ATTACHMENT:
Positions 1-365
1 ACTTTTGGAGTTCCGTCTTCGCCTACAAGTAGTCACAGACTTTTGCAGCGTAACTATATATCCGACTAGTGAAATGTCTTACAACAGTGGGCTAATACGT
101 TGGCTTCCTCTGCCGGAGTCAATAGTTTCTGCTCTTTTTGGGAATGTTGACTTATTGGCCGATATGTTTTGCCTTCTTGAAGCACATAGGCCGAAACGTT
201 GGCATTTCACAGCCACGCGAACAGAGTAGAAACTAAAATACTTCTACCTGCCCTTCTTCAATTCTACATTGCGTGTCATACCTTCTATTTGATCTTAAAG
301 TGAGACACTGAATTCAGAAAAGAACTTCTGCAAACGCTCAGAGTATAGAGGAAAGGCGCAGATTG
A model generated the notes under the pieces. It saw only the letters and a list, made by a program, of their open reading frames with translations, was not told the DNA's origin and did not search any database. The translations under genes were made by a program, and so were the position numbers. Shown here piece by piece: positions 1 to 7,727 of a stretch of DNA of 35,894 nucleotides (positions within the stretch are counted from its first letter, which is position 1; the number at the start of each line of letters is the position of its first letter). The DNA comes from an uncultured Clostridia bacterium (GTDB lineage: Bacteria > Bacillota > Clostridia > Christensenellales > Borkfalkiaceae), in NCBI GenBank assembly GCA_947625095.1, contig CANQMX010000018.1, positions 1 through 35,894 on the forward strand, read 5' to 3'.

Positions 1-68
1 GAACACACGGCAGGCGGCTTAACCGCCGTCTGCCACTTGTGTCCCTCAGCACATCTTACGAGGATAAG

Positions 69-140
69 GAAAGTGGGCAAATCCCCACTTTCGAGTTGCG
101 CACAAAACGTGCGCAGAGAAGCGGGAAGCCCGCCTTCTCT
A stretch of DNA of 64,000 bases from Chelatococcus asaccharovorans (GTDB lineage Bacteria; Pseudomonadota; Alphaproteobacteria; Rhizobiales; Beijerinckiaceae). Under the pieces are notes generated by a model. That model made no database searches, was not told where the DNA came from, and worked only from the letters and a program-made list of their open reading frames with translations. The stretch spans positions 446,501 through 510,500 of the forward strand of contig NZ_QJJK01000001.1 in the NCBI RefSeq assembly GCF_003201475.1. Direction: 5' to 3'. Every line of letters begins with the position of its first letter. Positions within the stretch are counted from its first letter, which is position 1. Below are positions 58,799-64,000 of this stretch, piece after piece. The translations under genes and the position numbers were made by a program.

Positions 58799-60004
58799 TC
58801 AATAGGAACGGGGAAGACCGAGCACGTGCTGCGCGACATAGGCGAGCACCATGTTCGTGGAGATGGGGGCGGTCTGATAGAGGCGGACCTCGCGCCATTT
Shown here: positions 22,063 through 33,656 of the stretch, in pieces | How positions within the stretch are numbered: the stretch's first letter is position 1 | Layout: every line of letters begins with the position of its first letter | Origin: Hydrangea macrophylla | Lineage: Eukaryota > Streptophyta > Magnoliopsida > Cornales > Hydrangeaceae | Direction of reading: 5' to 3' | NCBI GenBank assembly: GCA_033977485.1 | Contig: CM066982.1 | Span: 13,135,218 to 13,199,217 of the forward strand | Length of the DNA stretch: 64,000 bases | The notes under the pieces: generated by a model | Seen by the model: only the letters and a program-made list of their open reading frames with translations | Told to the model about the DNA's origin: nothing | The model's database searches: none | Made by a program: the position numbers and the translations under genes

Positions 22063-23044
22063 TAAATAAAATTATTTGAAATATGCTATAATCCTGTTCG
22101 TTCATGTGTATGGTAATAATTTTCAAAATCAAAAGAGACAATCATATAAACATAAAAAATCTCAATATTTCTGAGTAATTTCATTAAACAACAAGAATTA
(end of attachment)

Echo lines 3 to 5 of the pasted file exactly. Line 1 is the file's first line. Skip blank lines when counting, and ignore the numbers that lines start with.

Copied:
101 TGGCTTCCTCTGCCGGAGTCAATAGTTTCTGCTCTTTTTGGGAATGTTGACTTATTGGCCGATATGTTTTGCCTTCTTGAAGCACATAGGCCGAAACGTT
201 GGCATTTCACAGCCACGCGAACAGAGTAGAAACTAAAATACTTCTACCTGCCCTTCTTCAATTCTACATTGCGTGTCATACCTTCTATTTGATCTTAAAG
301 TGAGACACTGAATTCAGAAAAGAACTTCTGCAAACGCTCAGAGTATAGAGGAAAGGCGCAGATTG